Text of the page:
Fashion

Kourtney Kardashian and Travis Barker’s Wedding Camp-ified Catholicism

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With some help from Dolce & Gabanna.

We’ve all seen the pictures by now. This past weekend, Kourtney Kardashian and Travis Barker had their third (and presumably final) wedding on the coast of Portofino, Italy. The multi-day affair brought plenty of opulence to the Italian Riviera with a generous helping of Catholic cosplay.

Setting a new bar for sponsored celebrity nuptuals, the Kravis festivities were “hosted” by luxury brand Dolce & Gabbana. All in all, it was one big ad campaign: the outfits were Dolce & Gabbana (including those worn by the other KarJenner family members), there was a D&G pop-up shop for guests to browse and the wedding ceremony was held at a villa owned by the Italian label. At the centre of this monetized matrimony? What will likely go down as the Kardashian camp-ification of the Catholic church.

Photography by NINO/GC Images

Let’s start with the ecclesiastical outfits. For their pre-wedding celebration, the bride-to-be wore an all-black vintage mini dress with a colourful Virgin Mary emblem on the bodice and a gothic veil. Barker opted for a long black frock which was reminiscent of traditional Roman Catholic priest attire.

Celebrity Sightings In Portofino
Photography by NINO/GC Images

On their wedding day, Kardashian donned another D&G mini dress (white this time) and a trailing lace veil with a large, detailed embroidery of the Virgin Mary. The design seemingly paid homage to the tattoo on Barker’s head.

Sisters Kim and Khloé also got the subversive Catholic memo. Both were clad in black lace dresses with chunky oversized crosses as their chosen accessories. Khloé added a lavish gold headpiece, evoking the religious imagery of a halo crown. The couple’s gothic-themed altar featured a statue of the Virgin Mother and Child framed by a gold shrine and opulent candelabras.

While Barker is Catholic, the Kardashians are reportedly not. In fact, Kris Jenner actually has her own (non-Catholic) church, the California Community Church, which has come under fire for high membership fees and speculations that it’s a tax write-off. Needless to say, the Kardashians are not devout Catholics.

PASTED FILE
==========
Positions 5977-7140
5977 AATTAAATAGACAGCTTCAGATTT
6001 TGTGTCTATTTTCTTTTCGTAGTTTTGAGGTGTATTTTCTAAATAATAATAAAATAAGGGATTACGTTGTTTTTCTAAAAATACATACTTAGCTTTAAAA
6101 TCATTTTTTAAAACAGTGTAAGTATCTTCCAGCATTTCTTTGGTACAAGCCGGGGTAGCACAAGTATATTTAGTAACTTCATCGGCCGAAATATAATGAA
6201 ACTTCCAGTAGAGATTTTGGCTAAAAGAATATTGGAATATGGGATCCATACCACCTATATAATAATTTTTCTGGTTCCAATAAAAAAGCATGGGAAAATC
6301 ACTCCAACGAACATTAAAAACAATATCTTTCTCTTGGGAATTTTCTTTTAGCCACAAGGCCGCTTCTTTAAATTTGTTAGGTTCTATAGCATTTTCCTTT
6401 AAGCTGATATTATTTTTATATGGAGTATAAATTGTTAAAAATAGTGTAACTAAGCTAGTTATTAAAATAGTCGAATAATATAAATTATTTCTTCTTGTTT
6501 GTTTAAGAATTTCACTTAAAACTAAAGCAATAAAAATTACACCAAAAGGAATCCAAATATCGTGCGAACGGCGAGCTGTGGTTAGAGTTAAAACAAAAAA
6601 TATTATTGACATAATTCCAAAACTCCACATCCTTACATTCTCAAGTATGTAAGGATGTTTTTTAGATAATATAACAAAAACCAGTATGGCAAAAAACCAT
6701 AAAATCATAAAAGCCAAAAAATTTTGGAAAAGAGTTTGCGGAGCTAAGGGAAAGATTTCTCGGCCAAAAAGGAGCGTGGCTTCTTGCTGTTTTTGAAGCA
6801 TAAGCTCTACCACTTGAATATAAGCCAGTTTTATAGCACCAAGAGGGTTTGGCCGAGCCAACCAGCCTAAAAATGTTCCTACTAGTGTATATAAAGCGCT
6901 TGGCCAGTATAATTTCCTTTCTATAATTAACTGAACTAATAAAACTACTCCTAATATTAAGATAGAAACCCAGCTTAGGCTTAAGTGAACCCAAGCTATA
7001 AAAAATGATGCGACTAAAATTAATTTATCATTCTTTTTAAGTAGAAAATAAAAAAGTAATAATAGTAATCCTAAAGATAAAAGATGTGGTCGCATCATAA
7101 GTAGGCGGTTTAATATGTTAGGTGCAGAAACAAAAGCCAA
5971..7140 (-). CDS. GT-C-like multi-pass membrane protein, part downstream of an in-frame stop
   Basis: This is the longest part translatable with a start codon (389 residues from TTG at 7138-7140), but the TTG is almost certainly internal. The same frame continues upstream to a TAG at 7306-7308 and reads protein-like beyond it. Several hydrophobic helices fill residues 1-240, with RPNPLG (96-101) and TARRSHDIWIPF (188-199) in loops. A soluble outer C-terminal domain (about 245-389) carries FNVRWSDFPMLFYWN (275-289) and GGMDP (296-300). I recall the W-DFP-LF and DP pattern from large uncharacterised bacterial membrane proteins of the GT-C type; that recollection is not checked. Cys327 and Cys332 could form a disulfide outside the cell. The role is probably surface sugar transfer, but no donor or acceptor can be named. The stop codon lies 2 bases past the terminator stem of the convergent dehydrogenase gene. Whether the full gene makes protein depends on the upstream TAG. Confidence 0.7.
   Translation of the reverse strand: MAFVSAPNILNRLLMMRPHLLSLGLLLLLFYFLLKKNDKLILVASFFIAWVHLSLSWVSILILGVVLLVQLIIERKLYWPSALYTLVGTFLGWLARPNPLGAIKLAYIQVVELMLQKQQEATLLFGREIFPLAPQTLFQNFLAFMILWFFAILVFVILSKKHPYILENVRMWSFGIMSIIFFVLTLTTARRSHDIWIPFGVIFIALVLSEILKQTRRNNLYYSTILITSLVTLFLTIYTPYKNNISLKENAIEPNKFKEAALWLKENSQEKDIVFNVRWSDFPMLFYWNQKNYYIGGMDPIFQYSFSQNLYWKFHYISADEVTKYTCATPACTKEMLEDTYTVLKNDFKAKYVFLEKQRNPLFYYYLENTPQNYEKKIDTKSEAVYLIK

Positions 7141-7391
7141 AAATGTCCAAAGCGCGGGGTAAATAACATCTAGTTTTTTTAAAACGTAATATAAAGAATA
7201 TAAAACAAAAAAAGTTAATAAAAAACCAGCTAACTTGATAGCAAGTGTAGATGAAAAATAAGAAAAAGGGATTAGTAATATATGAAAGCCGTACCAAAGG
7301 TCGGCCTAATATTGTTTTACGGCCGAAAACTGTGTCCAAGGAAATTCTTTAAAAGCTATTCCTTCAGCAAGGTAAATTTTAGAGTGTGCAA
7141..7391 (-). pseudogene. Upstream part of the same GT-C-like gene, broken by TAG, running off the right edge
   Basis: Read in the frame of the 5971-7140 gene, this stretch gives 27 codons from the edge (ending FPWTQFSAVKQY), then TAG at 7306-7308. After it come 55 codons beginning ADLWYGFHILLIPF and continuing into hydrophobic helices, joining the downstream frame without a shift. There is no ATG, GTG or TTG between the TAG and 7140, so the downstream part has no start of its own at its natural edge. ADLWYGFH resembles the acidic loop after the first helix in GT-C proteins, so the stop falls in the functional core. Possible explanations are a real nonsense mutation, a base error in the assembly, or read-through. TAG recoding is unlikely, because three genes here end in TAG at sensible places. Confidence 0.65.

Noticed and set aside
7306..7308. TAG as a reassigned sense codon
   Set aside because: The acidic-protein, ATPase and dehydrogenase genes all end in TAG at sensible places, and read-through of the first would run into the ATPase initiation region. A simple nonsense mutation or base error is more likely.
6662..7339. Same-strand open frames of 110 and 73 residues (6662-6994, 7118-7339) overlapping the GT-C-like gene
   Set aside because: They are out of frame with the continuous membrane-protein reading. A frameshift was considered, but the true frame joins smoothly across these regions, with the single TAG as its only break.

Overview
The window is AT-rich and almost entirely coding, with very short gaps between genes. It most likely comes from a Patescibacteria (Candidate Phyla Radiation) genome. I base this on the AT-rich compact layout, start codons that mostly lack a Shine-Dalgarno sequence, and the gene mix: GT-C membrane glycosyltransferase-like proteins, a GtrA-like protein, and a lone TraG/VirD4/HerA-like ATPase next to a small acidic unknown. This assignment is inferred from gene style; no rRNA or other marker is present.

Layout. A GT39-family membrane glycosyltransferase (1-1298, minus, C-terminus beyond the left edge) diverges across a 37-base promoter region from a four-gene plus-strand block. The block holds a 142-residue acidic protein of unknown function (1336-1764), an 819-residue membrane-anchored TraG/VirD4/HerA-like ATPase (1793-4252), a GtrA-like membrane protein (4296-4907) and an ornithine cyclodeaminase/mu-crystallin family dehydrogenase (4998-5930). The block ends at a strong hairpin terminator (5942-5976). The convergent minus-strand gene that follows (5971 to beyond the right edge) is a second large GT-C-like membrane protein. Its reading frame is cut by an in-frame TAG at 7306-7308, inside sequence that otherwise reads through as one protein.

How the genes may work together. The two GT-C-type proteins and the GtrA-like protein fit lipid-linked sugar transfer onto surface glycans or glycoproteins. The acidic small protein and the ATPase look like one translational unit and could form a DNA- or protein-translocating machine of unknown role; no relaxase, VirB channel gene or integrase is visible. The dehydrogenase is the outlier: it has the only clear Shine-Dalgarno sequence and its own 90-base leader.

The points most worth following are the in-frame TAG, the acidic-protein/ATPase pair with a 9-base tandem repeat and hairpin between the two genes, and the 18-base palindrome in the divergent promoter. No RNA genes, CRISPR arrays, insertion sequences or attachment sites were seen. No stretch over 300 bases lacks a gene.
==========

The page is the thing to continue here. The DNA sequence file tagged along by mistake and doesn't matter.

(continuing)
For a wedding that doubled as branded content, the heavy emphasis on Catholic imagery comes off as an aesthetics-based choice, not a religious one. With its garish decor, opulent accessories and gothic influences, it seems the Kravis wedding is just a performance of Catholicism.

Some have called it  “offensive and disgusting,” while others argue it “[mocks] the Catholic faith.” The whole thing felt like a production of religion, especially when you take into account the fact that the entire affair was hosted by a luxury brand known for selling Italian Catholic aesthetics.

Aside from its history of racism, misogyny and homophobia, Dolce & Gabbana is known for Southern Italian-inspired designs that are luxe, textured and colourfully mismatched. Since founding the fashion house in 1985, creative directors Domenico Dolce and Stefano Gabbana have embedded the brand with stereotypical romanticized Italian imagery, which includes symbols and motifs of Catholicism. If you’re cosplaying traditional Italian culture and religion, Dolce & Gabbana is the brand to do it with.

The irony of having a “Catholic” wedding sponsored by a luxury fashion brand should not be lost on any of us. But the Kravis wedding is not the first time the rich and famous have taken aesthetic inspiration from the Catholic church.

Photography by NINO/GC Images

Take the 2018 Met Gala theme, “Heavenly Bodies: Fashion and the Catholic Imagination.” The Vatican worked with the Metropolitan Museum to produce the exhibition, which held designs inspired by religious iconography (including work by D&G). And the event itself welcomed celebrities in stereotypical Catholic garb — who can forget Rihanna dressed as the pope? Catholicism has a long history of being referenced in pop culture and art.

Since they began dating publicly, Travis Barker and Kourtney Kardashian have been reliably repping punk rock fashion, and their wedding taps into another modern-day, albeit controversial, trend: subversive Catholic aesthetics.

Dolce & Gabbana use Catholic imagery to appeal to ultra-wealthy, exclusive customers. Through its own muddled legacy, the brand has blended fashion with religion and harnessed their respective aspects of performance, influence and controversy. At the end of the day, what’s more quintessentially Kardashian than that?



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